“Conceiving the inconceivable”
Today we come together in our thanksgiving service to worship and thank the Lord for all we have. Our shelter, food, clothing, families and the gift of living in a country where we are free from religious sensor. If we take a step back and consider that when we wake and see no soldiers patrolling the streets or go to the shop and see row after row of shelves full of food we see we have been truly blessed in our country.
Real blessings from God that seem to be forgotten as instead of being gracious for our children receiving education and for our sick receiving medications that heal we chase contentment and happiness in the peripheral stuff that for those in countries of famine and bloodshed find inconceivable.
How does a soldier conscripted against his will to fight in Vietnam conceive returning to his home country and being abused for being part of a war not of his own doing or want?
How does an early Christian worshipping in the catacombs through fear of persecution conceive a current day church in turmoil because of the colour of the carpet and how does a lady daily searching amongst the rubbish for food to support her family conceive that in Australia we go to gyms to lose weight?
To conceive the inconceivable is to take a step back from ourselves and our situations and to see things through different eyes.
During his trial in 1964 after being arrested of conspiracy to overthrow the state Nelson Mandela stated “I have cherished the ideal of a democratic and free society in which all persons will live together in harmony and with equal opportunities. It is an ideal for which I hope to live for and to see realised. But, My Lord, if it needs be, it is an ideal for which I am prepared to die.”
Twenty seven years later he was released and when as Prime Minister of South Africa a journalist noted that “Mandela treated everyone with respect in equal measure irrespective of their station in life, be they royalty, foreign heads of government, with generals who planned to go to war against him, with gardeners, flight attendants or the unemployed….seen so clearly that while time short due to his presidential duties, still found the time to travel across the country to comfort his old jailor after his son had died.”
In our reading from Philippians the apostle Paul is in prison suffering persecution because of his Christian beliefs. Yet instead of asking why me Lord? He writes that “I have learned in whatever situation I am to be content. I know how to be brought low, and I know how to abound, ” and in the book of Job we read that Job’s reaction to the news of the death of all his children and the loss of all his property is to remark “Naked I came out of my mother’s womb, and naked I shall return: The lord gave, and the Lord has taken away; blessed be the name of the Lord.”
To be brought low or lifted to abound we are to be content. Prepared to accept both the good and the bad, and often in quick succession and yet abiding in the inner peace through faith in Jesus Christ our Lord and Saviour.
Sounds easy if like in the cartoons we are in heaven playing a harp and reclining on our fluffy cloud. Easy until the gentle music is interrupted by a phone call from a mother piercing your inner soul with the gut wrenching screams of loss and guilt from one who has lost a child.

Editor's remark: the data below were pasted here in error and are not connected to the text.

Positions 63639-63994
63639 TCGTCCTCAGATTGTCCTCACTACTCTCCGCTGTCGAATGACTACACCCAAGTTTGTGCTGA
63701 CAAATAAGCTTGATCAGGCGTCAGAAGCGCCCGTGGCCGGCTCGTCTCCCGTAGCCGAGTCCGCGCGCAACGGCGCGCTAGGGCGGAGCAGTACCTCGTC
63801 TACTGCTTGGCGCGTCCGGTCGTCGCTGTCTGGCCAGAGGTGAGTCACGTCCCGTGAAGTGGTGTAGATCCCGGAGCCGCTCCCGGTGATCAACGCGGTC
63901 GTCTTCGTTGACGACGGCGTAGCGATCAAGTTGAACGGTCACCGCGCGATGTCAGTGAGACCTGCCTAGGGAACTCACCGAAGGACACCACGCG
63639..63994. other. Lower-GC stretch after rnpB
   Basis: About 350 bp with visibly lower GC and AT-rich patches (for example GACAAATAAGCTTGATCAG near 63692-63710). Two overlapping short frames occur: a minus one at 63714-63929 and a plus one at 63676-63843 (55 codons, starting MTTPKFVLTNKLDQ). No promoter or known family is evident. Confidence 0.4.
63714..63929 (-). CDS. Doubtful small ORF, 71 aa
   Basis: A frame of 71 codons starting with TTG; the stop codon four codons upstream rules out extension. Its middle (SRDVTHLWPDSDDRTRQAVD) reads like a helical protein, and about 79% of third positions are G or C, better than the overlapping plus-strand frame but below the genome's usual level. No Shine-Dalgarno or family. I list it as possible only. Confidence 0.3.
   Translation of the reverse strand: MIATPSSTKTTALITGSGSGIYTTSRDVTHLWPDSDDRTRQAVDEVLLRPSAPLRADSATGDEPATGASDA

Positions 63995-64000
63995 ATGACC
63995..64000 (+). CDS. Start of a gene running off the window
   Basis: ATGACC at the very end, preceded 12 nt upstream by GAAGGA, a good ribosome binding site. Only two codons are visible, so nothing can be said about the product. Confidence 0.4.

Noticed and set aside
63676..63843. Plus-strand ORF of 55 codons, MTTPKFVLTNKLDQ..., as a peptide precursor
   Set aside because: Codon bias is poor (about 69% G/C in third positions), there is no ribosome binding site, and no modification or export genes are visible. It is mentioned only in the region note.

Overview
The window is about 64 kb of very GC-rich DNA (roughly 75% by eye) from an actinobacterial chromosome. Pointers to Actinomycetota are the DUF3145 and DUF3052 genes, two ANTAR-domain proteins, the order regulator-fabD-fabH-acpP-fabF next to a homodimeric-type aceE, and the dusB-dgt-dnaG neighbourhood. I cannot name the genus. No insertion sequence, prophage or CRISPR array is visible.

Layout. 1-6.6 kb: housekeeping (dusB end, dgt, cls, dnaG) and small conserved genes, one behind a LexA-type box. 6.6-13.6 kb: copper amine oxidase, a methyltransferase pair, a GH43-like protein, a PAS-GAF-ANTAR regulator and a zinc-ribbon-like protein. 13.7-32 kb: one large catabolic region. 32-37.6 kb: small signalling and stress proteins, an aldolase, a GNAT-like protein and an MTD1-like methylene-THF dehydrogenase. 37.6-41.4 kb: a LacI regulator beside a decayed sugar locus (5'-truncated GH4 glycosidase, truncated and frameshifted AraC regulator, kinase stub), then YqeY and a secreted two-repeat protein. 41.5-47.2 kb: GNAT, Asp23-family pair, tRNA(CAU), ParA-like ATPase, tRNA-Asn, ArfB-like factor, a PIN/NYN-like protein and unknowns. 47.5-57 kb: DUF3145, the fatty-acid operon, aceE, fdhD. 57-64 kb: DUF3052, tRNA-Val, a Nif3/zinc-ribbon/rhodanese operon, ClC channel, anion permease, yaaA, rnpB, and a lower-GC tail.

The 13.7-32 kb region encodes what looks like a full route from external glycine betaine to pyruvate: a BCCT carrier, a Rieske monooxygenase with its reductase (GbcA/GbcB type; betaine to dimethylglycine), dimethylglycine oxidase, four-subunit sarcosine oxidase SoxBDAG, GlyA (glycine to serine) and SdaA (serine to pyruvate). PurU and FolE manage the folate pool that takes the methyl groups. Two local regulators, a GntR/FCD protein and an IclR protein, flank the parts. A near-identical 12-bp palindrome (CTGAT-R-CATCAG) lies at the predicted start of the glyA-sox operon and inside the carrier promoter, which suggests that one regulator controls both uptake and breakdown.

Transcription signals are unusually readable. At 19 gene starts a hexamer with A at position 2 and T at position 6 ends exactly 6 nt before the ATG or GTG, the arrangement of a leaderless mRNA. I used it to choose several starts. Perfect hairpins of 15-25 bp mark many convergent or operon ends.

In last week’s gospel Jesus told us that God the Father “makes the sun rise on both the evil and the good, and sends rain on the just and the unjust” and so too would it seem on this earth that both Christian and non-Christian alike will feel both great joys and extreme wounds and with such a variance it can be inviting to desire to search for a way to be content amongst this mix of guilt, hurt and seemingly random unfairness of circumstances that we and others hear, see and feel.
Sometimes we may think if we build ourselves enough financial security or to improve ourselves so we can achieve all our dreams or even the opposite of falling out of society with its ‘competition and confusion we will be content, yet only to find that upon achieving such goals that then we find ourselves feeling discontent for just those reasons. That in wealth to feel guilt for those less fortunate or after having dropping out of society, discontentment in the guilt of realising we have not used our God given talents for the benefit of others.
One way or another we have all felt the discontent as felt by the apostle Paul when three times he pleaded with God to take away his thorn in the flesh only to hear the Lord respond “My grace is sufficient for you, for my power is made perfect in weakness”, and in knowing that truth, like Nelson Mandela was sustained in jail through the belief that South Africa will be free of apartheid, so to Paul in his jail cell in the truth that no matter his worldly situation or personal short comings, that he in trust in Jesus Christ alone as His saviour has been given the promise of eternal life in the heavenly kingdom.
The same promise that is given to sustain and give peace to all those who trust in Christ alone as their Saviour. The same promise given to you and me and should we take a step back from ourselves and the situations that block our view and look to Christ first, we see a God of love send His Son to die on the cross that you and me, regardless of situation be it of wealth and prestige or poverty and infamy, be it in shedding tears of joy or in tears of hurt see that in all things He travels with you that you see the truth that in belief in Jesus as your Saviour you have been forgiven and stand before the Father not as you may see yourself in situation or in sin, but stand before God the Father next to Christ, glowing in His righteousness and though our earthly room be meager or great, high or low, neither is worthy of concern nor comparison to the heavenly home that awaits you in Jesus Christ. Thanks be to God. Amen.